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A tragic end for the hard-working sardine carrier Jacob Pike

By The Editors

Courtesy Penobscot Marine Museum

Jacob Pike, for over half a century an iconic sight along the Maine coast, is shown here under way near Rockland, Maine, on July 18, 1978. The sardine carrier, which outlasted many of her sisterships built during the post-war herring boom in Maine, fell victim to the winter storms that ravaged the coast in January, 2024.

Built at the Newbert and Wallace Yard in Thomaston and launched in 1949, the 83-foot sardine carrier was owned by the Holmes Packing Company. In the 1950s, sardines were a big business for Maine. According to an article posted by the Island Institute’s Working Waterfront, in 1950 there were 46 active canneries employing more than 10,000 people. Jacob Pike was one of the first to have refrigeration and a modern electrical system. As the industry declined, she remained a working vessel, carrying fish and lobster bait.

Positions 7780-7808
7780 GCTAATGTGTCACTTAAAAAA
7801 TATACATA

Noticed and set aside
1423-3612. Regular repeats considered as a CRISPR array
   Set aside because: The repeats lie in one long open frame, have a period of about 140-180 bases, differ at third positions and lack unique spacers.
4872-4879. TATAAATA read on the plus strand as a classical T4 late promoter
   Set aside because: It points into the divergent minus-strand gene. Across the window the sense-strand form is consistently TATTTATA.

In 2007 she was purchased by the Penobscot Marine Museum with plans of turning her into a floating museum. Those hopes fell through though, and she was put back to work for several more years. In the end, awaiting repairs by a new owner, she sank in the New Meadows River off Harpswell.

This photo is from the Everett L. “Red” Boutilier Collection at the Penobscot Marine Museum in Searsport. You can search the museum’s extensive photo collections online at

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